Despite Army Efforts, Soldier Suicides Continue
Nearly 20 months after the Army began strengthening its suicide prevention program and working to remove the stigma attached to seeking psychological counseling, the suicide rate among active service members remains high and shows little sign of improvement. Through August, at least 125 active members of the Army had ended their own lives, exceeding the morbid pace of last year, when there were a record 162 suicides (The New York Times).
Health Overhaul Overlooks Retirees
Thanks to a little-noticed clause in a 1996 law, retiree-only health plans are exempt from the Patient Protection and Affordable Care Act that went into effect last month. ... That means the rule requiring health plans to extend dependent coverage to age 26, regardless of financial dependency, student status, employment or marital status, doesn't apply to millions of retirees' health benefits (The Wall Street Journal).
Urgent Care Clinics Carve Out A Key Health Care Niche
In a growing trend, consumers are increasingly turning to walk-in clinics and urgent care centers for treatment of minor ailments and injuries instead of trying to squeeze in an appointment with a primary care provider or waiting at a crowded emergency room (USA Today/Florida Today).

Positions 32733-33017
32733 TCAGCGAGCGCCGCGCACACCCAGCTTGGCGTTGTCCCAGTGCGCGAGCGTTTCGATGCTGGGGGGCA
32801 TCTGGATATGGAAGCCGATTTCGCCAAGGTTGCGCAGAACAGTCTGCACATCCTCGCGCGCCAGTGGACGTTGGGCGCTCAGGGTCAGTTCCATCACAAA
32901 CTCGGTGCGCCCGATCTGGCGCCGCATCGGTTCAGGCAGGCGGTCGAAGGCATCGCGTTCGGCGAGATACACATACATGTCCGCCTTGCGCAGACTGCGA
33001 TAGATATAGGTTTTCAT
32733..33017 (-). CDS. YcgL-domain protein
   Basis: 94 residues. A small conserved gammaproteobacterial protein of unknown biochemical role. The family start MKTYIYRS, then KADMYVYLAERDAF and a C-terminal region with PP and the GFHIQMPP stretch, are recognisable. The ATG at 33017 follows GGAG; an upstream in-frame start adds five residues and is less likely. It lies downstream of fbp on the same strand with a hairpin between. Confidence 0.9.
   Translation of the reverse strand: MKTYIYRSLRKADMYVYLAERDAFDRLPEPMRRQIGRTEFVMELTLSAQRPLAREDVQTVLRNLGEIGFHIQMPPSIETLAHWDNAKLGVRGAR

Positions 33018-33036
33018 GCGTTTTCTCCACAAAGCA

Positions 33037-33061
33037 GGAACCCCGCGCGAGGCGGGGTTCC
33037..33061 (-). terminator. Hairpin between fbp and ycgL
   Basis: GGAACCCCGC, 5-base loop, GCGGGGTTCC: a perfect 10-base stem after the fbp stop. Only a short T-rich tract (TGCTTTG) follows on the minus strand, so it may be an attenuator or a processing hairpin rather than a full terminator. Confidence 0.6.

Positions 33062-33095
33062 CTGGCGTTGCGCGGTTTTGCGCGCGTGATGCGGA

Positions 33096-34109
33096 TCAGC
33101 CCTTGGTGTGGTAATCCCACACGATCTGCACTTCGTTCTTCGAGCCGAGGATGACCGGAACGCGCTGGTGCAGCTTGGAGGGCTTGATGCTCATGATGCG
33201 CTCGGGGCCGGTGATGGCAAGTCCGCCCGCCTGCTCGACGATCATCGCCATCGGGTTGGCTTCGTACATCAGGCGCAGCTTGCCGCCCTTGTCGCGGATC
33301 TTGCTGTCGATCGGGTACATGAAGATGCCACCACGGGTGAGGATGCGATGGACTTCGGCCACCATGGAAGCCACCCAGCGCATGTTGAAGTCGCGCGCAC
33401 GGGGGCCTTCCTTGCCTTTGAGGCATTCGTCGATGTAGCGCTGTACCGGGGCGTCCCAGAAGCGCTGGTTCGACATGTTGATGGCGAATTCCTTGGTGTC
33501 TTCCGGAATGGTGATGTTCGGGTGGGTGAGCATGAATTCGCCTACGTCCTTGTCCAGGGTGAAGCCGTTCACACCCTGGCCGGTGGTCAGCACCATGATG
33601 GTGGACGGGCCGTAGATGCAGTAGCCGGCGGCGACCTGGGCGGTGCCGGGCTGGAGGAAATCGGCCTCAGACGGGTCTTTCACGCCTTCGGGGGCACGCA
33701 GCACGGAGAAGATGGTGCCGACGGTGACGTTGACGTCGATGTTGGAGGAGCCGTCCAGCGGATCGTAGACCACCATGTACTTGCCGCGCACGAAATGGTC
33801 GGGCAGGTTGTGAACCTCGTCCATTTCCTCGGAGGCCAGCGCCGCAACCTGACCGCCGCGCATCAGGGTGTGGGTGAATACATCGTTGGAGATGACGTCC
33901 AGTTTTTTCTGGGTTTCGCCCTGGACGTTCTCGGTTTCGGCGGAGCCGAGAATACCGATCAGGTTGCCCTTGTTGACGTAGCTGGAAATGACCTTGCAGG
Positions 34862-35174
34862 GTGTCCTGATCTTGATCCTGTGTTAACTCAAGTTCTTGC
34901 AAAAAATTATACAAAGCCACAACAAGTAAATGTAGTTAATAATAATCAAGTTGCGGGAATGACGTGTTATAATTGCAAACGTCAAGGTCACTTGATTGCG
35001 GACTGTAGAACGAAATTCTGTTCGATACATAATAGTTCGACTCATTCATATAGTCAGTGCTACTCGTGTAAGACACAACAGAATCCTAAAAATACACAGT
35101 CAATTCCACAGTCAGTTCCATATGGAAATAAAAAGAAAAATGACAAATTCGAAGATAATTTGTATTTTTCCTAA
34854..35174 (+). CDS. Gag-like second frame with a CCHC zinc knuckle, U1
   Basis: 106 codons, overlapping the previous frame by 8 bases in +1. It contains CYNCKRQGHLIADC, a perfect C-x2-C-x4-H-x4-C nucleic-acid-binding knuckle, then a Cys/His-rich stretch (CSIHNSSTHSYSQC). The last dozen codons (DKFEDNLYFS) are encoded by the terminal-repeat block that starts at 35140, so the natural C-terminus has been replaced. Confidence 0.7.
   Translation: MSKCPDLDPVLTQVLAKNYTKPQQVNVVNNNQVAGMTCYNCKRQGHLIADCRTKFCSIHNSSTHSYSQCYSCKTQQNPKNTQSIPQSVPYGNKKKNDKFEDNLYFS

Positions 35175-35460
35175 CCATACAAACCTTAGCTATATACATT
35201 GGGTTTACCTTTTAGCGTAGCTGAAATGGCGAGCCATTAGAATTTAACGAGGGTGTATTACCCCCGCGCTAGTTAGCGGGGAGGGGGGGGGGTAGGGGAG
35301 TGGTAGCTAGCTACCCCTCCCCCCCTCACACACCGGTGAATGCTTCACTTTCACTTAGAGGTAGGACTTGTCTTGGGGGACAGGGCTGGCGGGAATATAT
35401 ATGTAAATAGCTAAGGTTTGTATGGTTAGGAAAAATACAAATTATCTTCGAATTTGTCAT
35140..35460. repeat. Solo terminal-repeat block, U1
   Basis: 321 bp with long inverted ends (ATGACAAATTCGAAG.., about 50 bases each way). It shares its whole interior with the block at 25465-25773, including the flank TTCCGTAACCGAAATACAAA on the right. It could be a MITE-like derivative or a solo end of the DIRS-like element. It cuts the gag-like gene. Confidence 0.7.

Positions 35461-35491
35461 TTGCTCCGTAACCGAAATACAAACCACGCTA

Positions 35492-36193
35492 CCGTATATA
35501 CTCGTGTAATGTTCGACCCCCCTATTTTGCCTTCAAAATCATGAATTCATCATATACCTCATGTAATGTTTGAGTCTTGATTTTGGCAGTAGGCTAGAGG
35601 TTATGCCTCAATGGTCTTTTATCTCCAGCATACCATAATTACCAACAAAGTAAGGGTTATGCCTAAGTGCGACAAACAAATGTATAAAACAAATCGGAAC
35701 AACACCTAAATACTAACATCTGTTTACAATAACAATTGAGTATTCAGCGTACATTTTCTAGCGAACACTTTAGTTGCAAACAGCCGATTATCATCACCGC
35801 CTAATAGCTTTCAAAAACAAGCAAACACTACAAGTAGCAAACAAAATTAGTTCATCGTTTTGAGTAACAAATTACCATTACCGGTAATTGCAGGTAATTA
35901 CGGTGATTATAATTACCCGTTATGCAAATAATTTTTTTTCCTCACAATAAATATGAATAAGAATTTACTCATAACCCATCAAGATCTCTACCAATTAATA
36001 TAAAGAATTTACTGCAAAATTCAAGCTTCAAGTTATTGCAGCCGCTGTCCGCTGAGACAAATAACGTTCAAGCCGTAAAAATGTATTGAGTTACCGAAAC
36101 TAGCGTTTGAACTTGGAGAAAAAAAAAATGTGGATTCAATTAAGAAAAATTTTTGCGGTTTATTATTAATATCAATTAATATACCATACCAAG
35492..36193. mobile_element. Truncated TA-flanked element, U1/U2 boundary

The Prescription Is Privacy; Washington Area's Hospitals Converting To Private Rooms
Private hospital rooms were once considered the realm of the rich, the powerful and the well-connected. The more common experience involved a cramped space with only a flimsy curtain separating two or more patients. Now patients are saying goodbye to their awkward hospital roommates and enjoying golden solitude (The Washington Post).
No Boost For Social Security Checks In 2011
As if voters don't have enough to be angry about this election year, the government is expected to announce this week that more than 58 million Social Security recipients will go through another year without an increase in their monthly benefits. ... "I do think there's going to be political fallout," Sen. Bernie Sanders, I-Vt., said. "Many seniors who are spending a lot of money on health care and prescription drugs really are going to find it hard to believe that there has been no inflationary costs to their purchasing needs" (The Associated Press).
Feingold Takes Risk On Health Care
Trailing in the polls and facing an irate electorate, Sen. Russ Feingold has begun to campaign on an issue that has swamped fellow Democratic incumbents nationwide: his vote for President Barack Obama's health overhaul. Despite polls showing that voters remain skeptical of the law, Sen. Feingold two weeks ago started running television ads that boast of his support of it. In the late effort, health care is being pitched to Democrats as a way to help consumers, not the government takeover portrayed by Republicans. (The Wall Street Journal).